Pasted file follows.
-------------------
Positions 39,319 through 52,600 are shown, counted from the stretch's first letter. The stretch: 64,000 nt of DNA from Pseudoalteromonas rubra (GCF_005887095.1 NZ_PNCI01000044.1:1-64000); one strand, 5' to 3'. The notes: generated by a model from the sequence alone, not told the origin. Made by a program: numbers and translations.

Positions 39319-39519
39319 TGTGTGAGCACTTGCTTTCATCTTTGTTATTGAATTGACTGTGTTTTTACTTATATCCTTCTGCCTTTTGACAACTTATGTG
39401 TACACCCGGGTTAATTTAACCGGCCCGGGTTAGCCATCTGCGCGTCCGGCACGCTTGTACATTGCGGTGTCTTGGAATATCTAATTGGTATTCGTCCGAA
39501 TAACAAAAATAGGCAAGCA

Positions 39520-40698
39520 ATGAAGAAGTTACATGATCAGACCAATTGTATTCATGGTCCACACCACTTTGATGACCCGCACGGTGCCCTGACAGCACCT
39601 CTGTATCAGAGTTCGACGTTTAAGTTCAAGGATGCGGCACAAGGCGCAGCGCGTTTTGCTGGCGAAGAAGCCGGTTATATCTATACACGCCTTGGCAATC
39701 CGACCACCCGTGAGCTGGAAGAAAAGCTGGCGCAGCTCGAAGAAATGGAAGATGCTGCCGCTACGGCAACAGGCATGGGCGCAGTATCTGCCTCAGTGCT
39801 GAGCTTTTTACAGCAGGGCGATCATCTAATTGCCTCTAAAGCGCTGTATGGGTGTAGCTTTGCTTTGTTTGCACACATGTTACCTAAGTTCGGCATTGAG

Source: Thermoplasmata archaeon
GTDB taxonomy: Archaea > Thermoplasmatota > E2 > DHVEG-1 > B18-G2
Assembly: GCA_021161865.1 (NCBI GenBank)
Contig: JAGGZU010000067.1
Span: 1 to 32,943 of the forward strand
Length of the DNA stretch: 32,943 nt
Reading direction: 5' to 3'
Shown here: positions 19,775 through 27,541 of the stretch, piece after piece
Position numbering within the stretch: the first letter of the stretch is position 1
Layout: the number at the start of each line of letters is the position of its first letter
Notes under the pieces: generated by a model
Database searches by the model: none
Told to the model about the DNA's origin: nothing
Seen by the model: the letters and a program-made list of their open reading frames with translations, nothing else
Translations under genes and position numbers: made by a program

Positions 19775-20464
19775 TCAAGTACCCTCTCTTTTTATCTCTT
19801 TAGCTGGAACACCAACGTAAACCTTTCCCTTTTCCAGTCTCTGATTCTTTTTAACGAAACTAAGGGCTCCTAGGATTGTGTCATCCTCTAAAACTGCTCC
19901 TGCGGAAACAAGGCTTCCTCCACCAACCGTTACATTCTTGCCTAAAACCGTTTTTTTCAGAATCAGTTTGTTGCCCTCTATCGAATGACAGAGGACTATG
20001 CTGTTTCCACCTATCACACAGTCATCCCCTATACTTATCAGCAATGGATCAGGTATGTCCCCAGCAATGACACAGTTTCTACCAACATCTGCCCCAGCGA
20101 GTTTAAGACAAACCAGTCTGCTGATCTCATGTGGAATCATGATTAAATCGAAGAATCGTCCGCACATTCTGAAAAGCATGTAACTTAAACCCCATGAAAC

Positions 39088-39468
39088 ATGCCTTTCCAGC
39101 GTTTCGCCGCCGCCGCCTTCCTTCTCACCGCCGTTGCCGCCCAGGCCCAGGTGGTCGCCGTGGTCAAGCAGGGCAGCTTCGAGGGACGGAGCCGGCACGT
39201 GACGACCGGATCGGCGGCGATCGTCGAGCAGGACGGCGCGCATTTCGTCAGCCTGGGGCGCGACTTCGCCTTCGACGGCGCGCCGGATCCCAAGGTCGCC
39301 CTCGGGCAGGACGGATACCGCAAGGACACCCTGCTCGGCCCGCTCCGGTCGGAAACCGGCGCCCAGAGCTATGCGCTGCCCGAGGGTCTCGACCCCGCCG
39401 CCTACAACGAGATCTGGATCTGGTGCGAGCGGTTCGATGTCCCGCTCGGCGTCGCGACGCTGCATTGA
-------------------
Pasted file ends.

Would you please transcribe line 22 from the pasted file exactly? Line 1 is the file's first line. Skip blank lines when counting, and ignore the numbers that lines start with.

Database searches by the model: none